“I thought he played well, and I think he’s going to continue to grow in the system,” Petersen said. “That’s what I think. I think he’s still getting used to some things, but you put the tape on and kind of see what he was looking at, and it makes sense. But I thought he did a good job.”
It didn’t help, of course, that at least six of Eason’s incompletions were the result of receiver drops. Petersen added that, outside of one throw, the speed of Eason’s fastball was not responsible for the misses.
For the most part, the quarterback’s accuracy and velocity were not an issue.
“That was frustrating to that (wide-receivers) room, without question,” Petersen said of the drops. “You’ve just got to go back, and I think it all has to do with how we practice and drill work. The games are different in terms of going for that ball and maybe knowing you’re going to get hit and the intensity.
“Just the carryover from during the week to Saturday nights, I think that’s a really easy place to not have the carryover in terms of catching. Because now all of a sudden, I’m looking to run. There’s defenders around me. So again, I think that’s another area where we’ll be better.”
Petersen did say Eason should not have thrown the crossing pattern to tight end Hunter Bryant that was intercepted, but “Hunter makes a lot of plays. So like we always say, it’s easy to sit here in the film room and second-guess that when he’s got one-on-one coverage and that guy’s a big body that can make plays.”
Perhaps, considering the repeatedly damaging drops, Petersen should have turned to his younger playmakers -- say, true freshman Puka Nacua or redshirt freshmen Austin Osborne and Marquis Spiker -- in the second half against Cal.
Perhaps. But good luck convincing Petersen.
“We see these guys every single day, and the guys that are playing deserve to be out there and playing,” Petersen said. “The other guys are making strides and we’d like to get them into the game more, but we’re always going to put who really gives us the best chance (into the game). We see these guys every day, and we see what they put on tape every single day.”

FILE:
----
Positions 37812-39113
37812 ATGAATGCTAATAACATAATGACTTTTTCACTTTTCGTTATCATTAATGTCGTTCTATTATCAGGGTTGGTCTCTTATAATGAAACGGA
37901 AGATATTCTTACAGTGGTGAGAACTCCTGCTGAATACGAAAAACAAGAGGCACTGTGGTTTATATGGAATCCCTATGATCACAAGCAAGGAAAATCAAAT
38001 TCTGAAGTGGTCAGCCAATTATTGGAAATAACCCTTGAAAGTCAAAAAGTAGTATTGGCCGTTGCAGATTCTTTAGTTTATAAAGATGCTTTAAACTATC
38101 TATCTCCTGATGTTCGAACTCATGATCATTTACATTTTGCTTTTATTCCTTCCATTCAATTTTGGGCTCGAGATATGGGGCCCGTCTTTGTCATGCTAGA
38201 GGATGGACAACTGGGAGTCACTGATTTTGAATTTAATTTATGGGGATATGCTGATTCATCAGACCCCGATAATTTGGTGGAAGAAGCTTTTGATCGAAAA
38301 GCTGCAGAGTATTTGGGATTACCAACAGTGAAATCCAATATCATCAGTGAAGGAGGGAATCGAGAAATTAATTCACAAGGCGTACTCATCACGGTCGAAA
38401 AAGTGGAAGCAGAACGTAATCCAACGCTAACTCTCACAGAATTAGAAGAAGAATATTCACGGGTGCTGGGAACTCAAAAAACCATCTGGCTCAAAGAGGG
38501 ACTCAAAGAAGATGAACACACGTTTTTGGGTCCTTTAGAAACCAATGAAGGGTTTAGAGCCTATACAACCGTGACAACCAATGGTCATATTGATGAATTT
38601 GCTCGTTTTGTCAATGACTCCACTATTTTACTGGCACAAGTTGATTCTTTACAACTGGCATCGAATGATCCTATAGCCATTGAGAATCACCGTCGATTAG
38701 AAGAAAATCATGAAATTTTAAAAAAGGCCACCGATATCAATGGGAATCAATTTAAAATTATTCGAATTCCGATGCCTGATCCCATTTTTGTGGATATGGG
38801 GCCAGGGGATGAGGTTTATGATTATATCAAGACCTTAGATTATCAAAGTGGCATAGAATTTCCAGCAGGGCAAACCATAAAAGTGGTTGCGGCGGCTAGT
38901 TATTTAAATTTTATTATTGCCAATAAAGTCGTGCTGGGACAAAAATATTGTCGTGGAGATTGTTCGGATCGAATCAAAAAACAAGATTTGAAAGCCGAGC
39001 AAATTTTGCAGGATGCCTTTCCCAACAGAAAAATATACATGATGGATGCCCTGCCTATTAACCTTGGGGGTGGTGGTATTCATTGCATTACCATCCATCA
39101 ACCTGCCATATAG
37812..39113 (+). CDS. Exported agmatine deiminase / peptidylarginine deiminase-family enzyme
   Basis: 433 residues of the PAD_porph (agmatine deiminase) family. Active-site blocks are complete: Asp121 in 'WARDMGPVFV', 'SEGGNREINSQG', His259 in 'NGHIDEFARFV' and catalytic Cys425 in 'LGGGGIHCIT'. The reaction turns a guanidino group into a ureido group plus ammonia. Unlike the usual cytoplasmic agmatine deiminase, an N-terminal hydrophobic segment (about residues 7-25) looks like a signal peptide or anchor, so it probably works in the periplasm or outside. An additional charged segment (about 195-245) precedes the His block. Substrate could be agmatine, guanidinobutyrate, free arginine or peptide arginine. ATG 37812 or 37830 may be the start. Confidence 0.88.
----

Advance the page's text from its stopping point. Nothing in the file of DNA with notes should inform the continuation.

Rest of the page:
Three forgotten wideouts
Speaking of UW wide receivers, Petersen confirmed Monday that senior Quinten Pounds was suspended for the Cal loss and will remain suspended for two more games. The 6-0, 176-pound wideout also did not play in the season-opening victory over Eastern Washington.
Petersen said redshirt-freshman wide receiver Trey Lowe, who is recovering from an infection, is “getting better, making progress. Very strange situation health-wise, but he’s getting better.”
As for junior wide receiver Ty Jones, who missed UW’s first two games and -- according to a Times report -- could sit out the majority of the season with a wrist/hand injury, Petersen said: “Yeah, Ty is with us, week-to-week. That’s what he is. I don’t know who’s saying he’s different than that. I always tell you guys, if he’s going to be out for the season, we’ll report that.”
Tackling takes center stage
Washington allowed 122 rushing yards and two touchdowns in the third quarter against Cal.
And, according to Petersen, it wasn’t for a lack of effort.
Actually, maybe it was an excess of effort instead?
“It was just a little bit almost of that trying-too-hard thing, you know?” he said. “Sometimes guys are trying so hard they get out of a gap, and now that creates a bunch of space. Now the guy that’s coming (to clean up the missed tackle) knows there’s a bunch of space, and now he’s (scrambling) rather than fitting off each other, wrapping up. We didn’t wrap up quite as well as we had.”
Of course, none of that should be surprising when one considers Washington’s youth on defense. Two true or redshirt freshmen -- safety Cam Williams and corner Kyler Gordon -- are starting in the secondary, sophomore outside linebacker Joe Tryon repeatedly lost contain on the outside and redshirt freshman inside linebackers Jackson Sirmon and M.J. Tafisi were inconsistent with pursuit angles and tackling technique in the loss.
But that doesn’t mean Petersen is ready to tighten the rotation.
“I think we’re going to play all those guys,” Petersen said of the inside linebackers. “It’s not a matter of figuring out the rotations. You’re talking about some of the young guys, and that’s a position where we do want to play guys.
“They put it on tape in practice, so we’ll keep pushing the envelope there. But it’s not any one position. If you want to talk about the DB (play), we didn’t put pressure on that quarterback. It all fits together.”